His first fight as a true part of the UFC's roster will also be his welterweight debut. That on its own comes with some concerns (there have been many fighters who have struggled with that particular cut). He will face Strikeforce import Brian Melancon, who owns a respectable 7-2 record (2-1 in Zuffa) and most recently scored a buzzer-beating knockout of Seth Baczynski.
That's no easy win for Gastelum, but a start is a start. It's going to be interesting to see if and when he can start making a name for himself.
Robert Whittaker is quickly becoming one of Australia's finest fighters.
Robert Whittaker is basically the Australian Uriah Hall. In his first two fights on The Ultimate Fighter: The Smashes, Whittaker scored two scary knockouts to set himself apart from the rest of the pack (which you can see here and here). Unlike Hall, he went on to win, beating a favored Brad Scott.
He followed that up by demolishing TUF 16 winner Colton Smith where he roughed him up and finished him with a third-round TKO. He finds himself against another TUF winner, TUF 11's Court McGee.
If the Aussie can score another big win, he will vault up the UFC's welterweight rankings and could begin making a case for being the top TUF product since Roy Nelson. McGee is no slouch, so that's a big if, but Whittaker's hands can floor almost anyone at 170 pounds.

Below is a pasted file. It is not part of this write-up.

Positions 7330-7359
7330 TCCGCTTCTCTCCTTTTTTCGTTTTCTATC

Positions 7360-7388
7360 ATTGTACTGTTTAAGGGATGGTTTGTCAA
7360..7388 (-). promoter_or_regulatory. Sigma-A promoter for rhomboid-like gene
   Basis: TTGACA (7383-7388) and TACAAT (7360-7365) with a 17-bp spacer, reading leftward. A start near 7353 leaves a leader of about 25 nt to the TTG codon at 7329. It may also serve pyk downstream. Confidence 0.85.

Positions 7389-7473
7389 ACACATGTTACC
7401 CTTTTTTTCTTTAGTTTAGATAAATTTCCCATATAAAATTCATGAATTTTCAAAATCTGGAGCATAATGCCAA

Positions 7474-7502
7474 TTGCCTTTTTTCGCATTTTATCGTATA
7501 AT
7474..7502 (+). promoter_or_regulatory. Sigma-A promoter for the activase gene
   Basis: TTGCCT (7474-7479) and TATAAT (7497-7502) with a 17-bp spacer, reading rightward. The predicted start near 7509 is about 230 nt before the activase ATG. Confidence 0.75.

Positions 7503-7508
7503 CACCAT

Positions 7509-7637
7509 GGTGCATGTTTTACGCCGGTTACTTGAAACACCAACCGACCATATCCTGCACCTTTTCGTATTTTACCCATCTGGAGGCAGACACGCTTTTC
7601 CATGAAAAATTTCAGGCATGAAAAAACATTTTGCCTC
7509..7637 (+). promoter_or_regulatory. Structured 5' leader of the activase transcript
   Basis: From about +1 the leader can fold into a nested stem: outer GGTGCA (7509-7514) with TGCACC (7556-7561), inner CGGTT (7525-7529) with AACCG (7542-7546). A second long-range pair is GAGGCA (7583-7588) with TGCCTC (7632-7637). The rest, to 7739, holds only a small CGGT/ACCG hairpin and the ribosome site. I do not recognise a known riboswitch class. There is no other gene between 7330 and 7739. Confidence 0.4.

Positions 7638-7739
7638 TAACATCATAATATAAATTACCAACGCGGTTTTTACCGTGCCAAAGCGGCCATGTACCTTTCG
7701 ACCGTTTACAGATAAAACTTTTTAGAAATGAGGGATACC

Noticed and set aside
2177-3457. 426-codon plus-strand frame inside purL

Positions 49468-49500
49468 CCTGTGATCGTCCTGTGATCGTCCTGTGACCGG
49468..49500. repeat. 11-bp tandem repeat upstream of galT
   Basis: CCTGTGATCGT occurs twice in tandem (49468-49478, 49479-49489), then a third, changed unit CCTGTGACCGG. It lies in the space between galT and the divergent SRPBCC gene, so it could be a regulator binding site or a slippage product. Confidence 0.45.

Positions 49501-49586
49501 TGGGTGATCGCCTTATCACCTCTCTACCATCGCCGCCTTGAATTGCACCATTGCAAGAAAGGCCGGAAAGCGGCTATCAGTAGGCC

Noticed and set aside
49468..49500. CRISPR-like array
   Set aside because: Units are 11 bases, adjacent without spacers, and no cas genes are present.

Rafael dos Anjos has pundits split on whether he is a legitimate contender.
Donald Cerrone doesn't make an appearance on this list, because we basically know everything about him at this point. He has good hands and a strong ground game, but has struggled against every top fighter he has run up against. On paper, he is the ultimate gatekeeper.
Rafael dos Anjos, meanwhile, is an unknown commodity. Many, including myself, considered him to be a top-10 fighter. Then he fought veteran grappler Evan Dunham.
While he would get the win over Dunham, the fight was far closer than anyone would've liked. Certainly closer than it should've been if Dunham was the top lightweight pundits painted him as. Now, though, he'll get his chance to prove himself.
A win will vault him into title contention. A loss will relegate him to the middle of the pack.
This is do-or-die situation for dos Anjos.
The UFC is really hoping for an Erik Perez victory over Takeya Mizugaki.